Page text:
By 1910, Croydon, Utah, had a population of 539. That would be the biggest that the hamlet would ever become, the population diminishing steadily through the 20th century, now down to fewer than 300 according to the most recent census.
An account written in the 1920s remembered the author’s great-grandmother’s house. “The house that my great-grandmother lived in was so crudely built that they put cowhide on the roof to keep the mud dry so it wouldn’t leak through and wet things.
“My grandmother had to sit holding an umbrella up indoors.”
Another resident recalled, “When we awoke in the morning we would find snow on the bed because the house was so poorly built.”
In 1905, a meeting of the residents of Croydon and other nearby settlements heard how a new cement works would bring new jobs and prosperity. A year later, the Union Portland Cement Company opened close to Croydon. It provided employment for between 250 and 300 men. It brought a big economic boost to the area.
Men worked seven days a week, the day shift lasting 11 hours and the night shift 13. Single men were given accommodation in the form of bunk bed dormitories on site, while some family dwellings were built close by.
Today in Croydon, there are still large ranches rearing sheep and cattle, but because of the location in the Wasatch mountain range on the edge of the Rockies, a new kind of people are being attracted to the area: those who love outdoor pursuits.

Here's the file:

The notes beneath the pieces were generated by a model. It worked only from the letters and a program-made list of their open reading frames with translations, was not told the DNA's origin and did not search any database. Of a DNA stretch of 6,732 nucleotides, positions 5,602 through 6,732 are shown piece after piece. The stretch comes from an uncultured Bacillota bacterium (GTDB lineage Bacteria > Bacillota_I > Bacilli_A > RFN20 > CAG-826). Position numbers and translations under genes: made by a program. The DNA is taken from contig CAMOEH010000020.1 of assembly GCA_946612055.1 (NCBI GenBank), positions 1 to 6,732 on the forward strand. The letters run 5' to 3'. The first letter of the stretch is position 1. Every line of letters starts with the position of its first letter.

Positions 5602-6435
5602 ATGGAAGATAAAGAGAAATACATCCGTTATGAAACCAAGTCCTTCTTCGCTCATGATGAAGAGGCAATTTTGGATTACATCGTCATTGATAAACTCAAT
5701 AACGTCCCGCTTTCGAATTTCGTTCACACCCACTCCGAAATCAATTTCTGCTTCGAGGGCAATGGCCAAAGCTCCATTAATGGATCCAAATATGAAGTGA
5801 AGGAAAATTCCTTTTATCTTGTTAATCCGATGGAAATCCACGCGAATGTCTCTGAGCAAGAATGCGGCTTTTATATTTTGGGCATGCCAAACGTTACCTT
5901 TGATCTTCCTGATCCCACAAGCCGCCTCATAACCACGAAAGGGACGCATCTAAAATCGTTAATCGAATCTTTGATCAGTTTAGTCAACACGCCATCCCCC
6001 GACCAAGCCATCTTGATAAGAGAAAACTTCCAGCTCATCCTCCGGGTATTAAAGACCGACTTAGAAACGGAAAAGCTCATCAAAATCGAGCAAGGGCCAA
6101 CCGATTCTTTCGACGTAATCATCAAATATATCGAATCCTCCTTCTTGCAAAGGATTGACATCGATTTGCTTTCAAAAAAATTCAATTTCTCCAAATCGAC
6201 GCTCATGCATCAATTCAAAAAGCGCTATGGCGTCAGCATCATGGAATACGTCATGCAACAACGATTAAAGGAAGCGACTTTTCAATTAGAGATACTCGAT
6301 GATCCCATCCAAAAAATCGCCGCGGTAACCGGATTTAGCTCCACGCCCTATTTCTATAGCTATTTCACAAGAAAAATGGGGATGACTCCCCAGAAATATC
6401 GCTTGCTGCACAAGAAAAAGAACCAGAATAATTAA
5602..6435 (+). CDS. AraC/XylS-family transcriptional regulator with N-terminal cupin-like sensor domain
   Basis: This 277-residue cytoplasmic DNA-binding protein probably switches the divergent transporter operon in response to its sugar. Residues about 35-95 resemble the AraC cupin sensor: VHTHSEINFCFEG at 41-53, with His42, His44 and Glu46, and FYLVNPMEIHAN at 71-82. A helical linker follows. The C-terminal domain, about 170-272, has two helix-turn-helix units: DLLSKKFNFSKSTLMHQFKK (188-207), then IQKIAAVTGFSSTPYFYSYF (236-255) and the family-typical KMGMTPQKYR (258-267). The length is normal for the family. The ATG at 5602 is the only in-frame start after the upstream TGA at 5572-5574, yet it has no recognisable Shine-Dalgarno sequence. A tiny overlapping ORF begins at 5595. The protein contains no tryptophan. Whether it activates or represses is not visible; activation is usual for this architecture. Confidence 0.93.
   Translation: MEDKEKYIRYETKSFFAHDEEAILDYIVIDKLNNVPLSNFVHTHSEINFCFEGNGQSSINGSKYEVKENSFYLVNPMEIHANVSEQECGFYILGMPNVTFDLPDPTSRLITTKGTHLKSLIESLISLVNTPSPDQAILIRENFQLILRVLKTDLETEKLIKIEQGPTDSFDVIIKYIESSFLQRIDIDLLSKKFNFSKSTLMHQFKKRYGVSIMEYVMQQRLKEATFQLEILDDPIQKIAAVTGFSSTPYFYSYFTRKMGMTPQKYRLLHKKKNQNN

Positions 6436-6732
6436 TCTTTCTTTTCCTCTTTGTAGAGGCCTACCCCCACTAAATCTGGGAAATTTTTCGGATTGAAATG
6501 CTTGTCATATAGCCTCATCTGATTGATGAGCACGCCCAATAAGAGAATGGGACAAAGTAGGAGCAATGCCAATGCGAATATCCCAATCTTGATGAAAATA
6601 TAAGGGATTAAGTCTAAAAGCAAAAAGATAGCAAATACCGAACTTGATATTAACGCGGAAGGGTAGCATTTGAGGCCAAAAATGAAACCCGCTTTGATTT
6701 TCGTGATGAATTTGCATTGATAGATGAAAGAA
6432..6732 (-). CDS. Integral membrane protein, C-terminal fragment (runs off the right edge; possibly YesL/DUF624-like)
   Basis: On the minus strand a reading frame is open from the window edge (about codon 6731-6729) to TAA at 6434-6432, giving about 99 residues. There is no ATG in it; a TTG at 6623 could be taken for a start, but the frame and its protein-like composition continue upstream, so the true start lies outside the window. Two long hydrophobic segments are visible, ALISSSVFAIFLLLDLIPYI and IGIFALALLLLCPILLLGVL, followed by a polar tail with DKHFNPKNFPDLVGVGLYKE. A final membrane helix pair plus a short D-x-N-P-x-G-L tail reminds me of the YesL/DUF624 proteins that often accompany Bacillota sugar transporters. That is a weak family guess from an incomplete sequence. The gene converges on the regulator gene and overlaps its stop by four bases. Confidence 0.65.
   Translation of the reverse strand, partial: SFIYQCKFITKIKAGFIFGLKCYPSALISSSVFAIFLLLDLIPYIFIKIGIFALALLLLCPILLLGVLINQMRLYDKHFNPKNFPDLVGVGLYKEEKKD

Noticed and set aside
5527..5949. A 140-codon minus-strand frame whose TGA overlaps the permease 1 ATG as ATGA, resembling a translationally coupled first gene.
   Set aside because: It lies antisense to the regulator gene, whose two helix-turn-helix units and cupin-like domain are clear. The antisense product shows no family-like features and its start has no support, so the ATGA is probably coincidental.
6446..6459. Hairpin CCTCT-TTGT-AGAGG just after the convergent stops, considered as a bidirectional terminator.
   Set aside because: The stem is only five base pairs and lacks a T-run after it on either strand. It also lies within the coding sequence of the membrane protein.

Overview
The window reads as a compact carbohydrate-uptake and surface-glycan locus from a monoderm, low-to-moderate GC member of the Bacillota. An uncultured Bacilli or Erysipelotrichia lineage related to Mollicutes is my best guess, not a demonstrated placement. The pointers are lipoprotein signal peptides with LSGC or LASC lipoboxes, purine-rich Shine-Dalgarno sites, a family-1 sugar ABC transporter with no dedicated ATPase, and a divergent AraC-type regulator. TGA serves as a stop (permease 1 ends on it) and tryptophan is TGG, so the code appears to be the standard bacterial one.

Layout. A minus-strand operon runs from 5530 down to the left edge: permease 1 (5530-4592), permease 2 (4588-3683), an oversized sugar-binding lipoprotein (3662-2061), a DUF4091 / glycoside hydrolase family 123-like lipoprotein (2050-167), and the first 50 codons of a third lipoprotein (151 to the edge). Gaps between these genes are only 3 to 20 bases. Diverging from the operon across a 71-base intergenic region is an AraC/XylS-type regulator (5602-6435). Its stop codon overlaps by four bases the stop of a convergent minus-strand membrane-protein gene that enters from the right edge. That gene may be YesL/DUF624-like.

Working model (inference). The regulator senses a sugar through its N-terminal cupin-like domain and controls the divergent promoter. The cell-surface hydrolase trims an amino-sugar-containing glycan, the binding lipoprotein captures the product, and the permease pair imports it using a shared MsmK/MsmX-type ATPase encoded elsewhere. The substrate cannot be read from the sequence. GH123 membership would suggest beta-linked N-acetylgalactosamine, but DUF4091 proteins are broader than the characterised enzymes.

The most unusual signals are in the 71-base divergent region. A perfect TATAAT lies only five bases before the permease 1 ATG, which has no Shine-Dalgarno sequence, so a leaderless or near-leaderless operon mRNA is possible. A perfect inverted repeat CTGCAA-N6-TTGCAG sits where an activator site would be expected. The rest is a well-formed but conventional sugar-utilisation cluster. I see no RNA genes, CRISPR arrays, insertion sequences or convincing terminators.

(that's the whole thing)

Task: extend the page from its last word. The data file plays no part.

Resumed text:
Whitewater kayaking on the Weber River, camping by the Echo reservoir and hiking along the many trails are all very popular. Two state parks, Lost Creek Reservoir and East Canyon Reservoir, provide recreation for thousands.
The differences between Croydon Utah and Croydon south London are huge on every level. Perhaps a new twinning agreement could be suggested so that each settlement could learn about each other and celebrate a common humanity?
- David Morgan, pictured right, is a former Croydon headteacher, now the volunteer education officer at Croydon Minster, who offers tours or illustrated talks on the history around the Minster for local community groups
If you would like a group tour of Croydon Minster or want to book a school visit, then ring the Minster Office on 020 688 8104 or go to the website on www.croydonminster.org and use the contact page
Other articles by David Morgan:
- Millionaire Mayor who made sacrifices for others and for an ideal
- How Croydon lodged itself forever in a part of Philadelphia
- Pioneering Croydon cricketer who led the way against Australia
- The church fire that consumed a thousand years of history
- Inside Croydon – as seen on TV! – has been delivering local community news since 2010. 3million page views per year in 2020, 2021 and 2022.
- If you want real journalism, actually based in the borough, you should consider paying for it. Please sign up today. Click here for more details
- If you have a news story about life in or around Croydon, or want to publicise your residents’ association or business, or if you have a local event to promote, please email us with full details at email@example.com
- As featured on Google News Showcase
- We offer FREE ads to community groups when they have members who are paid subscribers to Inside Croydon
- Our comments section on every report provides all readers with an immediate “right of reply” on all our content
- Inside Croydon is a member of the Independent Community News Network
- Inside Croydon works together with the Bureau of Investigative Journalism, as well as BBC London News and ITV London
- ROTTEN BOROUGH AWARDS: Croydon was named among the country’s rottenest boroughs for a SIXTH successive year in 2022 in the annual round-up of civic cock-ups in Private Eye magazine